British court rejects lawsuit against Greta Thunberg over climate protests in London | Climate crisis news

The Swedish climate activist was on trial for protesting outside an oil and gas conference in London in October.

Climate activist Greta Thunberg has been acquitted of violating public order over a protest outside an oil and gas conference last year, after a judge in a London court ruled she had no case to answer.

District Judge John Law dismissed the case against the 21-year-old Swedish activist and four other activists on the second day of their trial at Westminster Magistrates’ Court on Friday.

It was ruled that police had tried to impose “unlawful” conditions during an environmental protest in the British capital last October when they were arrested.

Thunberg, who became a prominent activist around the world after organizing weekly protests in front of the Swedish Parliament in 2018, was arrested with dozens of others outside a London hotel where the Energy Intelligence Forum was hosting oil and gas industry leaders.

She and four others, aged between 19 and 59, were also accused of failing to comply with a police order to move their protest to a designated area near the conference.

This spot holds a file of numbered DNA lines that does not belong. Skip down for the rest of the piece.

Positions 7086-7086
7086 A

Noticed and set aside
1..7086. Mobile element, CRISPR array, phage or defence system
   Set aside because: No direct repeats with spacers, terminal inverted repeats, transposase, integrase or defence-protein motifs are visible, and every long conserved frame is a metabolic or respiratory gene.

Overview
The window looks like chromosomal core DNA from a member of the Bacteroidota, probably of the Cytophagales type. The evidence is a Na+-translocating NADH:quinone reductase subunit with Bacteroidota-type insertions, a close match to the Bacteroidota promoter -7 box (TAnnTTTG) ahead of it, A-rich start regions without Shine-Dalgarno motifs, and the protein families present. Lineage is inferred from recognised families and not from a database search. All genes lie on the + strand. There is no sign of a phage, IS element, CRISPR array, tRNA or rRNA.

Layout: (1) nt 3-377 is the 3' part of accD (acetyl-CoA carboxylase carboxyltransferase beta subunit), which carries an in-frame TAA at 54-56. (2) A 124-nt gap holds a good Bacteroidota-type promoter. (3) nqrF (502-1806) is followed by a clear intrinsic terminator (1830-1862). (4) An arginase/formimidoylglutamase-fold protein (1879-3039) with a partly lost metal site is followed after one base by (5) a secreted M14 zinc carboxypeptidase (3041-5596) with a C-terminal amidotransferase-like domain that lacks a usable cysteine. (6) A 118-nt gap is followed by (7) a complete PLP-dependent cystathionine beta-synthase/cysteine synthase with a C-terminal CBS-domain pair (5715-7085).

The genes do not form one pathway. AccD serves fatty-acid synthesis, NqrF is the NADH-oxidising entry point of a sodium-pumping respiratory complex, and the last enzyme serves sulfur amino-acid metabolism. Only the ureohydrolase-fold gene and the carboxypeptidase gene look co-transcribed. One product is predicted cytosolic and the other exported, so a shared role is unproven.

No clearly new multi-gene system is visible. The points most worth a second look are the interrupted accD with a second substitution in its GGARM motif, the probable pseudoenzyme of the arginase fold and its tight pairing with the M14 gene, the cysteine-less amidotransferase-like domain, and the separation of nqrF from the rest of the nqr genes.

Thunberg pleaded not guilty in November to a charge of violating a public order law, along with two protesters from the Fossil Free London (FFL) campaign group and two Greenpeace activists.

She also joined a march last weekend in southern England to protest the expansion of Farnborough Airport, which is mainly used by private aircraft.

“Remember who the real enemy is”

Before the court’s ruling on Friday, Thunberg expressed her regret at being unable to organize a climate strike in London.

“Even though we are the ones standing here, climate, environmental and human rights activists around the world are being targeted for their activism, prosecuted, sometimes convicted, and legally sanctioned for acting in line with science,” she said in a post. On the social media platform X.

“We have to remember who the real enemy is,” she added.

Addressing the five defendants on Friday, Lu said: “All of you have been found not guilty of this crime.”

In his ruling, he also stressed that the conditions imposed on the protesters were “so clear as to be unlawful,” meaning that “anyone who did not comply had in fact committed no crime.”

Greenpeace UK activist Maja Darlington praised Friday’s ruling as a “victory for the right to protest.”

“It is ridiculous that more and more climate activists find themselves in court for peacefully exercising their right to protest, while fossil fuel giants like Shell are allowed to make billions in profits from the sale of climate-destroying fossil fuels,” she told AFP news agency. “.

Thunberg and the four defendants hugged her before leaving the court.

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